For to the Hungry Soul, Every Bitter Thing Is Sweet – Clare Harmon


Do not mess with me.
I will fuck you up.

You cat-caller.
You snout-faced ogler.

Go back to the cummy
sour-sticky hole
you call home.

Your glossies gummy
pornos, pictures

And when you’ve
rubbed yourself raw

and you’re
sick at heart

think of me.

You’re told to be grateful.
But what if you don’t want to be pet and held and ogled?

You’re supposed to signal thank you.
Wag and lick an unknown hand let a strange smell into your space.

You’re supposed to accept clucking
come-ons pretty dog and so on from leering sweaty folds lascivious grins.

I watch with disgust; I warned them.
Next time, sweetheart, next time, darling, bite their fingers and more.

I can see your face in thick air
your Buddy Holly glasses
your sloping posture.

The first time I saw you naked I thought you looked proto-human
flacid apendage hanging a slight belly your back a field
of coarse black hair dotted with moles and scars.

Like a page out of a dated anthropology textbook.

Someday, I’m going to fuck you
and it’s going to be amazing.

Strange comfort in these words
but I would ask, how can you stand it?
Because I’ve seen your urges; I’m terrified

by them and I’m held hostage
by words and phrases I hate:
cum and cunt and clit.

And you, trembling and impotent,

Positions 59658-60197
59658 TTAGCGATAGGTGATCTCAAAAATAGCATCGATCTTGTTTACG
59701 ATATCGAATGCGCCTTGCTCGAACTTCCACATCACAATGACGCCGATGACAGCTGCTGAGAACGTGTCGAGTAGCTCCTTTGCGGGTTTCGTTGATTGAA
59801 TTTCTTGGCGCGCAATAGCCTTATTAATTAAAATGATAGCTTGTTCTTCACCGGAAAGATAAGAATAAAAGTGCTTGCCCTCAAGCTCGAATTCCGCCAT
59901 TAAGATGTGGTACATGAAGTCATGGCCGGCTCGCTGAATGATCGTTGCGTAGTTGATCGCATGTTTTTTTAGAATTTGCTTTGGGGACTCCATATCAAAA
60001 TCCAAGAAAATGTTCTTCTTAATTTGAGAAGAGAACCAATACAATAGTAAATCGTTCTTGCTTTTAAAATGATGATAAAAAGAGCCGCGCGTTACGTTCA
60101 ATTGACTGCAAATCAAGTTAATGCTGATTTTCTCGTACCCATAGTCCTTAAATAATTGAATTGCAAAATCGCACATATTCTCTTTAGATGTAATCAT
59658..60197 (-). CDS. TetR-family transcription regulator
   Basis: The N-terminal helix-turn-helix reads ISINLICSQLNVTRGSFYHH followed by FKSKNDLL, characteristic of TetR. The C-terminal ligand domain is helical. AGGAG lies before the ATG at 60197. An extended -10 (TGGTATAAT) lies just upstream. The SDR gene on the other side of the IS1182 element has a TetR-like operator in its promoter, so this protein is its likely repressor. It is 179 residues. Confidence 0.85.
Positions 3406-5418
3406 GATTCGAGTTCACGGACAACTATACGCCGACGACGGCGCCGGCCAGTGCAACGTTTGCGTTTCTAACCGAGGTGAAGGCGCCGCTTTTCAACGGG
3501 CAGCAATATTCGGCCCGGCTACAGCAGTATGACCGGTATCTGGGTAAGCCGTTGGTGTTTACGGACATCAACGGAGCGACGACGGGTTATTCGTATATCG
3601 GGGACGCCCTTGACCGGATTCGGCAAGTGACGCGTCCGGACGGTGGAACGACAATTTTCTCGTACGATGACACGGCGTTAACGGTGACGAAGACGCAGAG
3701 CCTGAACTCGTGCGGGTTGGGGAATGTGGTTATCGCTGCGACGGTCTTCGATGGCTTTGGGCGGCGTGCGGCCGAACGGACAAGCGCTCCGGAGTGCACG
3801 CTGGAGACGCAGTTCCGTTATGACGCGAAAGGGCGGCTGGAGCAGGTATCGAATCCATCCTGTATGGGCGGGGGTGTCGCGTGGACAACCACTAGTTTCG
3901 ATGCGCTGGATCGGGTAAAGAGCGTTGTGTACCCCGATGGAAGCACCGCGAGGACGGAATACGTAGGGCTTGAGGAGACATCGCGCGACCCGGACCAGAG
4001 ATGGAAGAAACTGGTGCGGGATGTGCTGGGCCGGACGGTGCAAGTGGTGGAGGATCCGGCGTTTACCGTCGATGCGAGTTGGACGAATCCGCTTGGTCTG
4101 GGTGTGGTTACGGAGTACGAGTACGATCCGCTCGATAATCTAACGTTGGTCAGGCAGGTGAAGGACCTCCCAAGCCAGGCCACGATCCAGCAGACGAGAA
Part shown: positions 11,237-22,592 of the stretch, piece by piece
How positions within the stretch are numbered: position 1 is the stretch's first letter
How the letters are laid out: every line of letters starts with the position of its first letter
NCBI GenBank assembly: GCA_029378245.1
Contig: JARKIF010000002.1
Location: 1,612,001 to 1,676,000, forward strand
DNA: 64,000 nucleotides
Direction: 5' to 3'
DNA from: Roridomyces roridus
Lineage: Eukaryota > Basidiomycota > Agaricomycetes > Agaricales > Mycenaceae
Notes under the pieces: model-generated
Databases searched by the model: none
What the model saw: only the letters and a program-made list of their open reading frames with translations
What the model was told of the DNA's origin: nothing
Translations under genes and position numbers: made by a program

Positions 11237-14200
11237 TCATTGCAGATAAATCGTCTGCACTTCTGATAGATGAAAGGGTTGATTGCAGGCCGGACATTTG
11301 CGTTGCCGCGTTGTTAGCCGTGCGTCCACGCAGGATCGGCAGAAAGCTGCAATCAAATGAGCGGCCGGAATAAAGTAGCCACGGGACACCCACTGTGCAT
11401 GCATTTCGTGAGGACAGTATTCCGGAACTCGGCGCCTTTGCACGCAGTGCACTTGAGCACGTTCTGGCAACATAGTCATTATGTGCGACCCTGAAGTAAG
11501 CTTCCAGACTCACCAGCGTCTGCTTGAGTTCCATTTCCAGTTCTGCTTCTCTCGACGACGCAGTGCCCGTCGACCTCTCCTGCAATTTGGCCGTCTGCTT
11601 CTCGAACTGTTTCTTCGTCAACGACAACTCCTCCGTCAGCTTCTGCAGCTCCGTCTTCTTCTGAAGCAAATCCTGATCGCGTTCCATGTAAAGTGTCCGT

you apologize for your lack,
your nerves and say again:

Someday I’m going to fuck you
and it’s going to be amazing.

I like it when you look at me
I like it when you remind me
I am an object.

When you write a song
conflating my identity and
the taste of candy.

I like it.
And I know I shouldn’t:
I should be horrified.

In my mind I call up my reading and research
Feminist phenomenology and Levinasian ethics
thingbodies agency Foucauldian force relations

I should leave when you say:
Someday I’m going to fuck you
and it’s going to be amazing.

But I stay
because I like it.
I like it when you desire me.

I like it when you cannot resist
I like it when you tell me I’m sexy
that you could cum at any second.

It’s part of my game:
I withhold until the last
watch you shrivel and sigh.

(you can’t believe your timely performance is wasted)

Your back is turned
and I’m stroking your belly from behind
caressing your forearms tracing your browline.

For this reenactment of trauma
for this role-reversal power-play I perform,

for this game,
for this time, I won.

Clare Louise Harmon holds a B.A. in Art History from the University of Minnesota. She later pursued graduate studies in music performance under the tutelage of Yuri Gandelsman and Marcie Ray at Michigan State University. As a burgeoning musicological scholar, Clare has been invited to present her research and writing at symposia and conferences in Europe, New Zealand, South America, and throughout the United States. From 2011-2012, Clare taught violin, viola, and chamber music at Drake University. At present, she is working toward completion of an MFA in Creative Writing from the University of New Orleans. Her poems will be published in forthcoming issues of Quaint and PANK Magazines.

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